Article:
Wednesday, May 10, 2017
Joplin Globe has no mention of Joplin R-8 financial news
By the time we reach that point, CFO Paul Barr said, district reserves will dwindle to 10 to 12 percent.
Questions from board members Lori Musser and Jennifer Martucci elicited the information that by the time the district has paid off its loans (if it pays them off by 2021), taxpayers will have paid approximately $2 million in interest.
If for some reason the Bank of America loan cannot be paid back in four years, the documents provided in the board packet note that the deal runs through 2027, meaning even more interest may be at stake.
All of this because of a "might-as-well spending" spree, infamously named by Barr at a 2014 board meeting and engineered by former Superintendent C. J. Huff, in which the district spent far more than what its original plans specified and set a goal of building an educational Taj Mahal.
Meanwhile, Barr continued to hold out the hope that much of the money will be reimbursed by FEMA and SEMA, and in fact, much of it will. As Barr noted, the federal and state agencies have already obligated to pay certain costs and those will be paid.
The district, however, as revealed in documents obtained by the Turner Report through a Sunshine Law request, has asked for considerably more than the amounts that were obligated, including millions in so-called "errors and omissions."
The Joplin Globe covered the board meeting in a page one story this morning and revealed new superintendent Melinda Moss' goals for 2017-2018 and a planned shift of students from Irving to West Central, newsworthy information.
Not one word was written about the district's finances.
The $2 million in interest was left unmentioned.
Not one word was written about the four years of continued debt or the impending drastic reduction in district reserves.
What could be the reason for such an omission?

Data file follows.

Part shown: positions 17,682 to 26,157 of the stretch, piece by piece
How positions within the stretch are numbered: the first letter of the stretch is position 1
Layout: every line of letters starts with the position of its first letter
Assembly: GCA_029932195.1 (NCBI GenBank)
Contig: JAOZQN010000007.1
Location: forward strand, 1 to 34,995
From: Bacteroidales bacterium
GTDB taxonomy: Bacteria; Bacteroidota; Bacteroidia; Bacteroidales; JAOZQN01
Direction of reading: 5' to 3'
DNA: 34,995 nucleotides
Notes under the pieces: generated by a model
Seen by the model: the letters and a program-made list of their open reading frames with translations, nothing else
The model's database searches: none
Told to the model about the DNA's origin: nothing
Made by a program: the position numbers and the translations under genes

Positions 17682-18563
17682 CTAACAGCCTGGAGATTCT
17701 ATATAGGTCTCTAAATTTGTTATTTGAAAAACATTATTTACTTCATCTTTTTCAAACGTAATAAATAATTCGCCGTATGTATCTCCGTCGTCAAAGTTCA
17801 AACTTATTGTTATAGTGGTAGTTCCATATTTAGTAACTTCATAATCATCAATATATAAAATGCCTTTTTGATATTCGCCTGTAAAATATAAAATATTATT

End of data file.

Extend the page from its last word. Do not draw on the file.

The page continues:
Reporters are generally uncomfortable with stories involving numbers, but that would not appear to be the reason in this instance.
Perhaps news about difficulties in school district finances might not play well with the unelected elite and Joplin Area Chamber of Commerce types who hold so much sway with Globe Editor Carol Stark. (And let's not forget that Publisher Michael Beatty serves on the Chamber Board.)
Consider the following examples of Joplin R-8 finance stories that the Globe has either totally neglected or failed to report on until it had no other choice.
-In the three years since he spoke the words, the Globe has yet to report on Barr's mention of "might-as-well spending." At the meeting where the CFO uttered those words, he noted a long list of frills, including artificial turf for all practice fields, extra tennis courts, a new track so students wouldn't have to travel to Junge Field and lighting for all practice fields that necessitated the first $8 million loan.
-The Globe might never have reported on the $100,000 it cost to replace wrong-colored bleachers in the JHS gymnasium, if it had not appeared in the Turner Report and on KZRG and became one of the most talked about topics in town. The item had been placed on the board's consent agenda, meaning that Huff planned to push it through without ever discussing it in a public meeting.